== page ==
Boundaries are one of the most important aspects when it comes to creating healthy, sustainable, respectful, and loving relationships.
When we honor our boundaries, we are loving ourselves in the best possible way. And when we do not honor our boundaries, we are treating ourselves poorly. Yet, knowing what our boundaries are exactly is challenging for many people. And certainly is a growing edge for those that come to work with me privately and in my workshops.
After I teach my clients what boundaries are and encourage them to honor them in very specific ways they ask, “How do I know? I often cannot tell whether I am a “yes” to something or a “no” and then I feel confused. And then I might do something I feel regretful of later. It gets messy.”
Learning whether you are a “yes”, “no” or “maybe” to something – whether it be a request for a date, or an invitation to a party, or a sexual engagement – it can be very hard for many to know what they want (or don’t want.) It is painful to say “yes” when we actually mean “no.”
Readers, take a moment to tune in right now and ask yourself whether you’ve said “yes” to something sexual when you really weren’t sure you wanted to, or when you were downright clear that you didn’t want to, but you did anyway. Unfortunately, our desire to be loved, or liked, is very strong and that part of ourselves will say “yes” in the name of being liked, or accepted. This begins quite early on in our development when we get positive feedback from our parents, teachers or friends when we do something they want us to do! It doesn’t take long to figure out that when we make someone else happy (even at our own expense), we feel loved.
However, as adults, we spend years undoing this sacrificial pattern that no longer serves us and our desire for truth and authenticity. (Ideally, we teach our children the same so they don’t need to spend years undoing!)
So how do we know? How do we honor our true selves and love ourselves by respecting our boundaries?
Pay attention to your body is the simple answer. Our bodies respond to “yes” and “no” differently. And to keep things even more simple and respectful, I teach my students and clients that “maybe” is “no” — if we are not 100% clear feeling “hell yeah!” then, please respond with “no thank you!” You can always change your mind or come back and readdress the question at a later time but for now, “maybe” equals “no.”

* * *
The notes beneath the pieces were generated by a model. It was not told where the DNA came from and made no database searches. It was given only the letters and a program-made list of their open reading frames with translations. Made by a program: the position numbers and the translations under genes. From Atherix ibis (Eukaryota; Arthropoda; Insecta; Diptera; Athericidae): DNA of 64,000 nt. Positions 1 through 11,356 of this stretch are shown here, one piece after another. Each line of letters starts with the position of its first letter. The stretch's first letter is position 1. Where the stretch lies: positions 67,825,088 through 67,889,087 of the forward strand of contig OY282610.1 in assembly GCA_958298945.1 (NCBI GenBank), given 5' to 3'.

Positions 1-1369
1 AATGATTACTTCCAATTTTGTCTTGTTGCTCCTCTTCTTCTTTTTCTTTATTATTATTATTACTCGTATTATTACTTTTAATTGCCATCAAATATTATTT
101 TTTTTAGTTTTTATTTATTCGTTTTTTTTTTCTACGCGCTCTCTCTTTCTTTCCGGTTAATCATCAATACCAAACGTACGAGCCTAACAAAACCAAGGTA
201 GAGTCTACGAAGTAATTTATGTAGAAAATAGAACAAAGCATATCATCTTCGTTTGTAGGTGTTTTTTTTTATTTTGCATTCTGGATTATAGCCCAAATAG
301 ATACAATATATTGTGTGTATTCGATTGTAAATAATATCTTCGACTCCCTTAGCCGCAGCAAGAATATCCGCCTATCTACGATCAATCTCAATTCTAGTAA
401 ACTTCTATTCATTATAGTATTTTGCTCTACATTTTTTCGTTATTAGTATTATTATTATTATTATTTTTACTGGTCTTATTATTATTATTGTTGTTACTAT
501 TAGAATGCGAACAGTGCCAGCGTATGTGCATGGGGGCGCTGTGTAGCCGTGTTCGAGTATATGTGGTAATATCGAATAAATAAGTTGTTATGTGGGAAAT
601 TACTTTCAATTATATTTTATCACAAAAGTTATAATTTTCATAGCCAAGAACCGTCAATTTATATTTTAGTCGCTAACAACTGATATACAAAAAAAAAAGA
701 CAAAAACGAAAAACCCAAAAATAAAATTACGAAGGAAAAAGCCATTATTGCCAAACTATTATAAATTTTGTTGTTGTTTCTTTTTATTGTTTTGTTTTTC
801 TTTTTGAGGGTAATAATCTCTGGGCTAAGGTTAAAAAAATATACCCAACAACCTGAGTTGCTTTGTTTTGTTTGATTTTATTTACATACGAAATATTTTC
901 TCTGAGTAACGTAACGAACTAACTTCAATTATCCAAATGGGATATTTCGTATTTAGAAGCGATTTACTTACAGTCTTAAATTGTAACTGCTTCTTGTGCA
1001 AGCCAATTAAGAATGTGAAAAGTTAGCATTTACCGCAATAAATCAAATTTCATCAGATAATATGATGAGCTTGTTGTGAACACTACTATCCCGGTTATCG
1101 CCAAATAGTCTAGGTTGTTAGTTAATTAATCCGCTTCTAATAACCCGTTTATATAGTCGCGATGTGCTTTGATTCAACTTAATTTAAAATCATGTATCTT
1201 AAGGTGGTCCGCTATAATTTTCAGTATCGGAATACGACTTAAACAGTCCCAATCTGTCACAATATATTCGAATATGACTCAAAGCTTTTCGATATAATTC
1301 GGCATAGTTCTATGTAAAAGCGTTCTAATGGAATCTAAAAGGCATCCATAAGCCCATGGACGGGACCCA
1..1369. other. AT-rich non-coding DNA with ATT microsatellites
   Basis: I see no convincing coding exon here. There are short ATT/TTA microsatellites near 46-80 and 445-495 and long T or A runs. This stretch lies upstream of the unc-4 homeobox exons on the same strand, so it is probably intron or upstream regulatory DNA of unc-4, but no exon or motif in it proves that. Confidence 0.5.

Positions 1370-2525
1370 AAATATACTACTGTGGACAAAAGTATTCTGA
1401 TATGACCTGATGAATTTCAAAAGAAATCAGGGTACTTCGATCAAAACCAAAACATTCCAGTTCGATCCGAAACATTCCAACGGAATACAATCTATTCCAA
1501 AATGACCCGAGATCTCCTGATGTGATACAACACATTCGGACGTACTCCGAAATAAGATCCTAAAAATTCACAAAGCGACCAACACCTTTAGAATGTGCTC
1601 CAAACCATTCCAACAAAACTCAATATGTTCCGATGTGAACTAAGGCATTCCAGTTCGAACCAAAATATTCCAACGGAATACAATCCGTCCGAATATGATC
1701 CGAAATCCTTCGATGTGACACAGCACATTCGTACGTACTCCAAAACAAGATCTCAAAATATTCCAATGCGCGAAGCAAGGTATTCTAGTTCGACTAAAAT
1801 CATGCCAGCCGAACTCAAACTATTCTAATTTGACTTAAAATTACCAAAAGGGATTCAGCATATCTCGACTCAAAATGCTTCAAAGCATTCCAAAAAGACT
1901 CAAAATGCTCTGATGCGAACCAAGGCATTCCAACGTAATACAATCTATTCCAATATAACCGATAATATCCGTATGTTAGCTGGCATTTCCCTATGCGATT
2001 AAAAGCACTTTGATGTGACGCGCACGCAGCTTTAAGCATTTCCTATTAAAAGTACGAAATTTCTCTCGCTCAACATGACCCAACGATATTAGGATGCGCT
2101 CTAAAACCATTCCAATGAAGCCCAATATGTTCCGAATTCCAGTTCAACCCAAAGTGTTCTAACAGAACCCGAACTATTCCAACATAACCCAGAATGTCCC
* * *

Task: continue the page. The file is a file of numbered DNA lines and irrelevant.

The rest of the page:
What does “yes” feel like?
It feels open; a deep breath, a welcoming invitation, genuine curiosity. It feels exciting (even if it feels a bit scary); it feels like something you want to approach and learn from; perhaps a risk you are willing to take.
What does “no” feel like?
It feels like constriction, questioning, confusion, cloudy, blurry, needing more information. It can feel like a stomach ache, a headache, a distraction of some sort. You may notice yourself procrastinating on something (or responding to someone.) It can feel too scary or daunting; a risk you are not willing to take.
The body sensations can be subtle so I suggest you practice. Notice when someone asks you something how you feel in your body. Especially take the time to notice when you are sure you are a true “yes” to something (perhaps a flavor of ice cream is a good place to begin.) Then notice how your body feels when you are clear that you are not open to someone or something. Make a mental note of the body sensations so that you will recognize them later.
It takes practice but it’s a practice very worth taking seriously. Honoring and respecting yourself impacts your relationships in a very positive way. You bring joy and clarity to your partnership that adds a feeling of uplifting to both of you. When you say “yes” but mean “no” – the energy between you gets cloudy and confusing and eventually filled with resentment and distance.
Your body will communicate with you clearly, all you have to do is listen and respond.